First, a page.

Part of the problem here, it seems, is that Congress has not updated the National Stolen Property Act to include electronic information. See I-MR 176, n. 1278. And, redactions based on extensive Harm to Ongoing Matters in the section addressing indictments indicate that there are major important cases still under active investigation. See I-MR 176-180, 183-184

The Mueller Report explanation of the failure to charge certain criminal offenses is lacking in meaningful detail. The decision was based mainly on the belief that evidence of offenses under campaign finance laws, in particular the Trump Tower meeting re Clinton’s emails, could not establish that participants “willfully” violated the law. I-MR 180. The conclusions that no Foreign Agents Registration Act (FARA) violations could be proved against Papadopoulos and Page, for example, were stated in a summary way without detailed explanation of why their many contacts with Russia nationals during the campaign did not involve, at least, attempts to violate the FARA.  See I-MR 183.

Mueller notes Papadopoulos’ lies about when he heard from Mifsud that the Russians had dirt on Clinton and that he understood that Mifsud was connected at high levels in the Russian government. He also lied about when he met Olga Polonskaya, whom he also believed was well connected with Russian government officials at a high level. I-MR 193. The result, however, was that Papadopoulos was charged with making false statements but his activities were not imputed to the campaign. Is it plausible to believe that an ambitious person like Papadopoulos was not reporting his activities to others in the Campaign even if only orally?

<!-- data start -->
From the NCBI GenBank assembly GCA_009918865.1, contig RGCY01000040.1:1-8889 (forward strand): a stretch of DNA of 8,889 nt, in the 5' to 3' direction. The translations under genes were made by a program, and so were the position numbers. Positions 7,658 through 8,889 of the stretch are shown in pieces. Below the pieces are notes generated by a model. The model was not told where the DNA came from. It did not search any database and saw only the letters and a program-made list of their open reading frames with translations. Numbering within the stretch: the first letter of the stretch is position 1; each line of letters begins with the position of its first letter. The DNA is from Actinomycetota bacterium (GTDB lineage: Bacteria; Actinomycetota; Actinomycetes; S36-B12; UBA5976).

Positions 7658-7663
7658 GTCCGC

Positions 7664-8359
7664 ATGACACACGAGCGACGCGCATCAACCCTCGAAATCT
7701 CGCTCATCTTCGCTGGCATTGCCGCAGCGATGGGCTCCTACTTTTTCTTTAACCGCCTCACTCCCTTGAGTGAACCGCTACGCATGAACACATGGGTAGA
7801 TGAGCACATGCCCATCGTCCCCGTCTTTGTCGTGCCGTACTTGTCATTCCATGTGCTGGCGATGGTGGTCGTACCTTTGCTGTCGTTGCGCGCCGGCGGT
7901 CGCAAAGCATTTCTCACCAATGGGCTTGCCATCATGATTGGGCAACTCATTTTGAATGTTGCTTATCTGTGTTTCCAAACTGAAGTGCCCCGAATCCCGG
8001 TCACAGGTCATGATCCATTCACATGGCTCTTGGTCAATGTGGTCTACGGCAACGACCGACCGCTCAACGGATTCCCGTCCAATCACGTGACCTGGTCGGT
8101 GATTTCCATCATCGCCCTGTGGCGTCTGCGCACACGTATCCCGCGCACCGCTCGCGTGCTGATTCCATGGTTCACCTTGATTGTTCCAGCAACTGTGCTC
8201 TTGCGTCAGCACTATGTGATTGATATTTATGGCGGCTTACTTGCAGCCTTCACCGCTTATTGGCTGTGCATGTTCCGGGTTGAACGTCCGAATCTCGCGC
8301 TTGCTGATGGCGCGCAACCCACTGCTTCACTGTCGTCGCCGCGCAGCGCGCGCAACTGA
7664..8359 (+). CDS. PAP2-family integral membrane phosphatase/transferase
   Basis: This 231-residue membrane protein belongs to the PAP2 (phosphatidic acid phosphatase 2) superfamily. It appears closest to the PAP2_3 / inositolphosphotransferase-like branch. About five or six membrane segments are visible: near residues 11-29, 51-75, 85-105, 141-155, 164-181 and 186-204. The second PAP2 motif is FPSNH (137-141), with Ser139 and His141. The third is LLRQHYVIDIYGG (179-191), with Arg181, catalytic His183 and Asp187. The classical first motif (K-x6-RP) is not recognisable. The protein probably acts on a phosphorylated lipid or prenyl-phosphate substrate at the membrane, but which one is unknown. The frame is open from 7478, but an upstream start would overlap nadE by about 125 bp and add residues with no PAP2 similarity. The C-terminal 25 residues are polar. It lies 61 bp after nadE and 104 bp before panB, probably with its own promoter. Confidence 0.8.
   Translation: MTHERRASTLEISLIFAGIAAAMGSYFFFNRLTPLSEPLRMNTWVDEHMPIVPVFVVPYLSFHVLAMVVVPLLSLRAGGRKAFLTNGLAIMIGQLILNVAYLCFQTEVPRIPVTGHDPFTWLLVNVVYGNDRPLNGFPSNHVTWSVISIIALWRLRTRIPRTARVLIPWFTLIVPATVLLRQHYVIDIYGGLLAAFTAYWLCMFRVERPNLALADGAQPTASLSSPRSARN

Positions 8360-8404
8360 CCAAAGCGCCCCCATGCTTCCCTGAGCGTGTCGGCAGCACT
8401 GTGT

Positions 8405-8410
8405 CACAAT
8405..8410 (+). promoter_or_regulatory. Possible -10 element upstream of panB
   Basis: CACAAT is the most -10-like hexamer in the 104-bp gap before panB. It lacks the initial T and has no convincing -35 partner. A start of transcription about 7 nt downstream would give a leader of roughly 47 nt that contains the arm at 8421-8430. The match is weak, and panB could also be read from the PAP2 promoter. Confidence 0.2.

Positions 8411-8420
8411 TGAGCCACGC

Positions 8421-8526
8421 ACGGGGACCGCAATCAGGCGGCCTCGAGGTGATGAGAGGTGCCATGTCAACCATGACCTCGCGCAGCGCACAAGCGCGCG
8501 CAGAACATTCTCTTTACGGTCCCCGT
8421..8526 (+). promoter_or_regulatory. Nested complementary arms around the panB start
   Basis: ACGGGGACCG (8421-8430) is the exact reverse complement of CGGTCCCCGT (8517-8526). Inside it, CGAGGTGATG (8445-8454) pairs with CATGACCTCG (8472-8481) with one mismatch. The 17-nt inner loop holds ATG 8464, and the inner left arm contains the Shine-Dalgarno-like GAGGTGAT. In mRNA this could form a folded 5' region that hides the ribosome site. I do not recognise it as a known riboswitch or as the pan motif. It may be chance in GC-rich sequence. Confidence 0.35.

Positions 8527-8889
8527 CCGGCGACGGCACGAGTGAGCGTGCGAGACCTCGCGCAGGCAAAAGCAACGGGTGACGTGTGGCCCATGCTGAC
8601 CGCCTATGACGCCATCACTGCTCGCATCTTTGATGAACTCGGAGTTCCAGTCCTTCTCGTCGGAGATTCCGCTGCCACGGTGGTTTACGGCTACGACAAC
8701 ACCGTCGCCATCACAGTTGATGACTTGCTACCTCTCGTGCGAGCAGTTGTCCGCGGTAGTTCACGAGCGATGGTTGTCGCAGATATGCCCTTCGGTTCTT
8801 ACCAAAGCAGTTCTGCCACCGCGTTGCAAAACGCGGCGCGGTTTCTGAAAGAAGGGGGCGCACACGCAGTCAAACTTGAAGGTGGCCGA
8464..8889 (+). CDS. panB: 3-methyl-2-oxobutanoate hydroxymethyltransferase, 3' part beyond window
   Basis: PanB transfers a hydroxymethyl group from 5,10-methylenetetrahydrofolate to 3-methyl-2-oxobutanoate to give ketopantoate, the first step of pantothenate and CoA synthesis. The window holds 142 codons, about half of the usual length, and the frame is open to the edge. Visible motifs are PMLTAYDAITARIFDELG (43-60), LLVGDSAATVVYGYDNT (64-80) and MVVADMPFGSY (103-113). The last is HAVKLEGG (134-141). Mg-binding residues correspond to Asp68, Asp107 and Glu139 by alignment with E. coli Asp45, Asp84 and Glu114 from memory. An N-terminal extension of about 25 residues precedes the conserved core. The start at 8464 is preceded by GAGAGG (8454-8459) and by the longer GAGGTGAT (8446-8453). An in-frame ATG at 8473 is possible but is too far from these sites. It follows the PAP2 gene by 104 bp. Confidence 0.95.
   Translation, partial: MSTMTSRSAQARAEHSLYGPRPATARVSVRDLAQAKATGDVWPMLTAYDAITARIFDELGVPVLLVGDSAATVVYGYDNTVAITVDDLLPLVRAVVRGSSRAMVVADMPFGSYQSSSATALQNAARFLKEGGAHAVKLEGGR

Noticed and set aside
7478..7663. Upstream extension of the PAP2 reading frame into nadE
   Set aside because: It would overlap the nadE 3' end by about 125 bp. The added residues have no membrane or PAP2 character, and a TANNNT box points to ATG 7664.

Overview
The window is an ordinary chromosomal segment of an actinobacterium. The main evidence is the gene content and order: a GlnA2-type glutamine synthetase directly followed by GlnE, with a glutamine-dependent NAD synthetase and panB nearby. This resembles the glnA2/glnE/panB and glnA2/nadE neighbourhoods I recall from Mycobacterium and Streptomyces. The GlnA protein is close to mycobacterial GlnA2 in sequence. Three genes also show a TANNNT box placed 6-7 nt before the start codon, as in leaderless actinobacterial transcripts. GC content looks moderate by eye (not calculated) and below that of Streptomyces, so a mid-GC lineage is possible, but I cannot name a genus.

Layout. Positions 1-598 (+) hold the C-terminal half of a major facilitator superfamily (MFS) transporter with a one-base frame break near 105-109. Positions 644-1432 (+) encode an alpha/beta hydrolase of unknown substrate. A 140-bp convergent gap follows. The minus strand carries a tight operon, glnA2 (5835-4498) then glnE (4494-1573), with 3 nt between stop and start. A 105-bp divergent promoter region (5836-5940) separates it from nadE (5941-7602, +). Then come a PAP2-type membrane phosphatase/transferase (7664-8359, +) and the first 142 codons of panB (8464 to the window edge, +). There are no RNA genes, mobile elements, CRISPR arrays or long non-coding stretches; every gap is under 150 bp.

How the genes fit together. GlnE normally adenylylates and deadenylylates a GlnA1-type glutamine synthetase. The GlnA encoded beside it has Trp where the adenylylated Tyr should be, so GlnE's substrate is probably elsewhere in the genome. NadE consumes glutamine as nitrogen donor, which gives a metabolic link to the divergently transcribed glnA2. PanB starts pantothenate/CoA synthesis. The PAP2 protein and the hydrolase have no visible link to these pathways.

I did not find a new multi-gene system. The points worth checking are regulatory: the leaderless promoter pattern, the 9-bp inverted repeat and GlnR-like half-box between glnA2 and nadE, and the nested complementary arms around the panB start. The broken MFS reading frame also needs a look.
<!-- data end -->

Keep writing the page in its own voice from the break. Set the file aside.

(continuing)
Michael Flynn also lied about, among several things, his contacts with Ambassador Kislyak which were made in close contact with KT McFarland, then a “senior Transition Team official.” I-MR 194. Again, despite the close coordination with McFarland, Mueller showed no appetite for attributing any intentionality or responsibility to the Campaign or the Transition Team for the unexplained coverup of Flynn’s contacts with the Russians.

Note, on the other hand, that in the discussion of false statements by various figures in the Trump Campaign and/or Transition Team, there are two major redactions including the name of the individual involved: one based on grand jury testimony (I-MR 194) and the other involving Harm to an Ongoing Matter (I-MR 196-197). This strongly suggests there are additional potential cases of lying to the government still being investigated by some element of the federal government. Mueller should provide some explanation of the further work to be done, given his decision to terminate his office’s work.

Mueller also gives Jeff Sessions the benefit of the doubt even when Sessions, fully aware of the broad inquiry into cooperation with Russia, chose to interpret questions as calling for the narrowest possible construction. Mueller concludes that the evidence did not establish that Sessions was “willfully untruthful.” I-MR 198. If not, then what was it? Unintentional untruthfulness?